Nikki Hall

Barter System: Still relevant, still reliable

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The barter system has been around conceivably since man created and networked a logical system of economics. Utilized correctly, it is a sound and sensible means of alternative income or an expense reduction for business owners. Bartering can be done in multiple ways and allows companies to get ahead and become competitive with their services in an economy that is cash-strapped. The down side of bartering is that it can be dangerous and if not well executed, very expensive.

I fully believe that bartering is an effective game changer. If you’re a small business, you know that being self-employed is a big gamble and at times, it will feel as if laws, taxes, politics, and insurance regulations are against you. They are forces that come at business owners fast and they can be relentless, but keep your head about you and be creative. To be competitive in a chosen market, an owner needs to devise money saving ways that compensate for over-regulation and inflated taxes. To be efficient, an owner needs to be willing to look outside of the obvious and evaluate and consider where in the company the losses are being made, who is potentially adding to those losses, what is expendable or reusable. These three areas, once determined, are excellent points to barter with.

We’re in the tree industry, we’re a small company, and contractors that we come into contact with are blue collar workers just as we are, and they match our needs just as we compliment theirs. Bartering between small business owners isn’t anything new and most established businesses have their own way of trading services. It isn’t always about increasing sales. Sometimes it just about stalling time and keeping the “machine” humming. When money is scarce or you need to delay a utility or truck payment, trading services or materials is a means of reducing overhead while helping the company to still run. In our case, it becomes about finding a place to dump logs and reduce dump fees or keeping our crews on the road and still generating enough money to cover fuel and insurance costs. Insurance and fuel costs for us work hand in hand. Because we are a high risk and fuel based industry, our trucks cannot get on the road without insurance. It is illegal. Without fuel to get us to our jobsites and run our equipment, we cannot pay for the insurance to keep us legal. If we’re money poor, it is impossible to cover these expenses. Typically fuel companies and insurance firms are big business and bartering with them isn’t possible. This is where trading services to keep you running kicks in. For example, as I mentioned earlier, because we’re in the tree industry, we’re always looking for ways to dump logs that are earth friendly and still cost effective. Factors we consider are: anything considered “green” is usually more expensive, however landfills are rapidly filling up and depending on your area and what your dumping, it runs anywhere from $150.00 a load to $300.00 a load. If you dump your trucks 3 times a day, 5 – 6 days a week, the dump fees add up pretty quickly. Logs are a useful commodity for sawmills. Depending on the species we’re removing, the more precious our load becomes. We’ve located a small sawmill close to us, and through them, we’re able to dispose of our loads in an earth friendly way and at the same time, depending on the wood species and the demand for that particular species, we’re paid for the materials.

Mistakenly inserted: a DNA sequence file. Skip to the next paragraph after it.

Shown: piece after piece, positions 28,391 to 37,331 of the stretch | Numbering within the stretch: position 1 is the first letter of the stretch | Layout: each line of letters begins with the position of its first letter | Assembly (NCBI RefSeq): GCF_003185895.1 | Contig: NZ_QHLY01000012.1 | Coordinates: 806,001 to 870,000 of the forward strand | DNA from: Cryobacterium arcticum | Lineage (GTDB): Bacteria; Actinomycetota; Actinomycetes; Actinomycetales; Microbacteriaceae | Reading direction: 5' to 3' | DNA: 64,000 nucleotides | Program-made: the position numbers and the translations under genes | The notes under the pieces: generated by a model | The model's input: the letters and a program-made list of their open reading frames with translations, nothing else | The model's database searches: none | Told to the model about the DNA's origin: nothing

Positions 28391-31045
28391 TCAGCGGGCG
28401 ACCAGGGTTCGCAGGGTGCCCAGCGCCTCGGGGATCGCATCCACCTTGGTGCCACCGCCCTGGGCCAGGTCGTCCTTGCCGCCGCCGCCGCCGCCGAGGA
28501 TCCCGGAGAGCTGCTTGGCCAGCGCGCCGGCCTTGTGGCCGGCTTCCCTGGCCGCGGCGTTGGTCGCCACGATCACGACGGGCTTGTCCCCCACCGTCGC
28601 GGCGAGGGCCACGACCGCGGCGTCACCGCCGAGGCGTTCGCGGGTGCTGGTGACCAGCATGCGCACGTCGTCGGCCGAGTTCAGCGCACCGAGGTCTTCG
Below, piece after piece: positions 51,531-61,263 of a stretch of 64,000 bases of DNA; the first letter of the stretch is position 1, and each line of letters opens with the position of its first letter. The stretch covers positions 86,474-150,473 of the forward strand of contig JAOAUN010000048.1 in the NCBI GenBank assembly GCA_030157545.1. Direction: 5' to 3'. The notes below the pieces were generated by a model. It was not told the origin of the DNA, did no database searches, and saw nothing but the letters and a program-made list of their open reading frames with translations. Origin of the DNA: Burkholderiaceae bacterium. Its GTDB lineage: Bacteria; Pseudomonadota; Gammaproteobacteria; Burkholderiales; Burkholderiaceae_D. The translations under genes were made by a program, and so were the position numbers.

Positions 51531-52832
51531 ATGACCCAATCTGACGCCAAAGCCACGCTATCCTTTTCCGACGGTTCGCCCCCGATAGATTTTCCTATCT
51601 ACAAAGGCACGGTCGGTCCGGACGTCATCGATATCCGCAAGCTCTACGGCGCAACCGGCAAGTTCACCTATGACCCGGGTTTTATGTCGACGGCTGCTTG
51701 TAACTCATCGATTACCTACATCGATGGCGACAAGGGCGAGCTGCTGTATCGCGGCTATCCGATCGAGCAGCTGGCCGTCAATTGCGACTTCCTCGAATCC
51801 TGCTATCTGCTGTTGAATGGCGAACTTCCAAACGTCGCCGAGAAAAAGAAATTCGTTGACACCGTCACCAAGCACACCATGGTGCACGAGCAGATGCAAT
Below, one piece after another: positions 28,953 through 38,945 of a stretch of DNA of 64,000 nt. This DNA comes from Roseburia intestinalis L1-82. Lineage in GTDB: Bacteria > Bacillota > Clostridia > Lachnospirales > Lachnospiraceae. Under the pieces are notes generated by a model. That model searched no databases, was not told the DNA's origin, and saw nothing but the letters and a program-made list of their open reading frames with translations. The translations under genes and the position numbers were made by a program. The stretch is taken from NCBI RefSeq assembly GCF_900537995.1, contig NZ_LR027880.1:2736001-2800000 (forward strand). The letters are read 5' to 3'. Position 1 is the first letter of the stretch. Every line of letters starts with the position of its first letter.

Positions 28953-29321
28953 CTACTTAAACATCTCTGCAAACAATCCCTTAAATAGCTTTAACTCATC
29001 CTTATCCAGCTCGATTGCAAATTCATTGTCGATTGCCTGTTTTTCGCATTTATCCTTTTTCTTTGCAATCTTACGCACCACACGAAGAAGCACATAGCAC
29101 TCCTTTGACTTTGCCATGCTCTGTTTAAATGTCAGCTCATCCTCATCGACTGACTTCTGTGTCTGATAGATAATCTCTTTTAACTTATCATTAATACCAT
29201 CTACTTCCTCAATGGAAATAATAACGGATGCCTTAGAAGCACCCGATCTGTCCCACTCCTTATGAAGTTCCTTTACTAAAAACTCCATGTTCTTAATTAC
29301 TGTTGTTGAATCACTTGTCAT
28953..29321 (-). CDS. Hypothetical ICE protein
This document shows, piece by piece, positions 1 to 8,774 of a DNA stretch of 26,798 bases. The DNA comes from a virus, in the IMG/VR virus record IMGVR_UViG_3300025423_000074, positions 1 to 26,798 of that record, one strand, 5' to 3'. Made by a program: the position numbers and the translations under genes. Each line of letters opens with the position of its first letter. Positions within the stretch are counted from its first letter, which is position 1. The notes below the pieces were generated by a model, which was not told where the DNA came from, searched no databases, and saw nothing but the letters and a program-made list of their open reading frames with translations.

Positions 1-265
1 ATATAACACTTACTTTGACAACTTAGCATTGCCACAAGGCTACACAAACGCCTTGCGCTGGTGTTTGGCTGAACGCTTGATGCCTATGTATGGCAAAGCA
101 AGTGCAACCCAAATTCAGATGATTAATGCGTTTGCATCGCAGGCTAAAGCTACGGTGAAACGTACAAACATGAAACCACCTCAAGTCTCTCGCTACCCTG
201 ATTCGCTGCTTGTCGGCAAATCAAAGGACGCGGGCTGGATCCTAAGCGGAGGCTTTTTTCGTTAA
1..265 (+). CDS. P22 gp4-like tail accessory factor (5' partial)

As mentioned earlier, while bartering is a solid avenue for generating and saving money, it can also be dangerous if not done properly. For example, the IRS and state (of your business origin) requires that you report all services and goods traded. If this isn’t done accurately, a business owner can incur fines and fees that far outweigh the positives. Additionally, depending on the service, the person or company you’re bartering with, they may not carry a warranty or guaranty on the services or goods rendered. This is where solid trusting relationships come into play. Be careful with who you trust and who you involve with business dealings, but don’t be afraid either. Just be aware.

Bartering requires company owners to thoughtfully determine how and who your services or materials benefit. Our recommendation is to find a local business that can utilize what you're offering, then devise an agreement that is sound and benefits you both. At first, this arrangement can be hard to develop, but once it is made and the relationship is built, the positives are overwhelming. And it’s a double positive, because you’re helping to strengthen small businesses in your local area and creating long term relationships that will see you through hard times when money isn’t consistently coming in.
small business